Schlumberger

First CO2 EOR Pilot in the Middle East

Well Design for Carbon Dioxide Production

A state-of-the-art suite of well log data was acquired on both wells and interpreted for formation lithology, porosity, saturations, and permeability. Because the injector was drilled and logged with oil-based mud in the borehole, a full porosity partitioning and pore typing on the log data was not performed. However, NMR-derived permeability matches core data very well and calibration was achieved through simple adjustment of a co-efficient in the permeability transform. On the producer, a full porosity and pore typing analysis was performed.

The production tubing was extended to 100 ft (30.48 m) below the deepest perforation, terminating in a mule shoe, to convey a distributed temperature sensor (DTS) array on the outside of the tubing. Hence the flow entered the annulus surrounding the tubing through the perforated casing and flowed up to enter the tubing through a perforated pup joint approximately 50 ft (15.24 m) above the uppermost perforations.

Logging Tools for Flood Front Behavior

Assessment of the borehole environment was the first step toward processing and interpretation of the data. Borehole environment has a significant impact on measurement and greatly influences the interpretation workflow adopted.

When the borehole fluid is supercritical CO2, there is no hydrogen to moderate the neutrons and detector count rates increase dramatically. On the injector, a 50% increase was estimated in near-detector count rates and a 250% increase in far-detector count rates in similar formations. Fortunately, the reservoir saturation tool used an automatic regulation of minitron output based on instantaneous inelastic count rate, which reduced the count rate in the capture windows. Despite regulation, the counts still increase by nearly 100% on the far detector. Such high count rates require very fast detectors for proper measurement. The gadolinium oxyorthosilicate (GSO) crystal used in the reservoir saturation tool has the shortest decay constant, consequently the fastest response.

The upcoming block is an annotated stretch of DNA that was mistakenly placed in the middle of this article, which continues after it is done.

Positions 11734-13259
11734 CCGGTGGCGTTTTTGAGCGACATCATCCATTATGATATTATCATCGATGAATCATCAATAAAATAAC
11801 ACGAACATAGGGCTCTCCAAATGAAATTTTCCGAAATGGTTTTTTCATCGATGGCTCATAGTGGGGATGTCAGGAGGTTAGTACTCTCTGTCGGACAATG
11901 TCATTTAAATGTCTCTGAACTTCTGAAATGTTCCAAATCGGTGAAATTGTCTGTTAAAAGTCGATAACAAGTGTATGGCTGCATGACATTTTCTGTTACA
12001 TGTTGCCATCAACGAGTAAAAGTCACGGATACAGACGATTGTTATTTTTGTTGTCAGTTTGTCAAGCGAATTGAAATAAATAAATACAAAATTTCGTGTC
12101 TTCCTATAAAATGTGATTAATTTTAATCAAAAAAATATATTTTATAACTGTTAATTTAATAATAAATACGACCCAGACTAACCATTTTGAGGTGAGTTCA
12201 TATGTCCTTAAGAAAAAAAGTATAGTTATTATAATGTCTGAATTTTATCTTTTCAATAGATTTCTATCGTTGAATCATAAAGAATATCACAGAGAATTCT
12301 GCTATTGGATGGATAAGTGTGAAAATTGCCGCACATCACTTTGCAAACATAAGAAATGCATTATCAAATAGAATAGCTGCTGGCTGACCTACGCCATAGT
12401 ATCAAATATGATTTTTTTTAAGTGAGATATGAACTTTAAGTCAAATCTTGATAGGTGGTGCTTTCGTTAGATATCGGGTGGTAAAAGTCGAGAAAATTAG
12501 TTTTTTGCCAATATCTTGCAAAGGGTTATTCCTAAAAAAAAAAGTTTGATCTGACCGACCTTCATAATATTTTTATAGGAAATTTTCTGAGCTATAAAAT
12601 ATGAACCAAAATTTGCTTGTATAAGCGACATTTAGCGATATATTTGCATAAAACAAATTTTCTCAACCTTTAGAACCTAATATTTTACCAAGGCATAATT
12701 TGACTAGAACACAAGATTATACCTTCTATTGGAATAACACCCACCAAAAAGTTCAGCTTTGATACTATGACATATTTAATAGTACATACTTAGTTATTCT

Results for First CO2 EOR Pilot in Abu Dhabi

The CO2 EOR monitoring exercise for this pilot helped define steps in planning, job execution, and assessing results of the surveys. Corrections of the unusual borehole environment were required because of the limitations of existing characterizations, but were made possible by measurement benchmarks in subject wells. Where corrections were required, suitable benchmarks should be planned in advance to verify the accuracy of those corrections. Corrections should be based on physics of the measurement to the maximum extent possible.

Different modes of pulsed neutron data acquisition (sigma, capture, inelastic CO) complement each other in the individual wells in assessing the borehole environment, providing adequate input data to enable a multiphase reservoir fluid analysis, and yielding independent fluid saturations for effective comparison. The results of the analysis were compared with an openhole evaluation to help create a coherent picture of the reservoir.

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Lessons Learned

  • Ensure the reservoir is at undisturbed saturation in the wellbore vicinity.
  • Develop a monitoring strategy to detect the arrival of flood front.
  • Deduce residual oil saturations after the flood based on observer well.
  • Mitigate effects of parasitic fluids in near-wellbore region(s) following suggested measures.
  • Optimize borehole and casing size, and completion design.
  • Measure flow profile on producer directly with production logging sensors.
  • Improve logging sensor technology to assess fraction of miscible versus free CO2 in formation.

CO2 EOR pilot

Schematic of map of the field showing the area currently under productionBorehole environment in the injector well.Measurement environment in the producer well.
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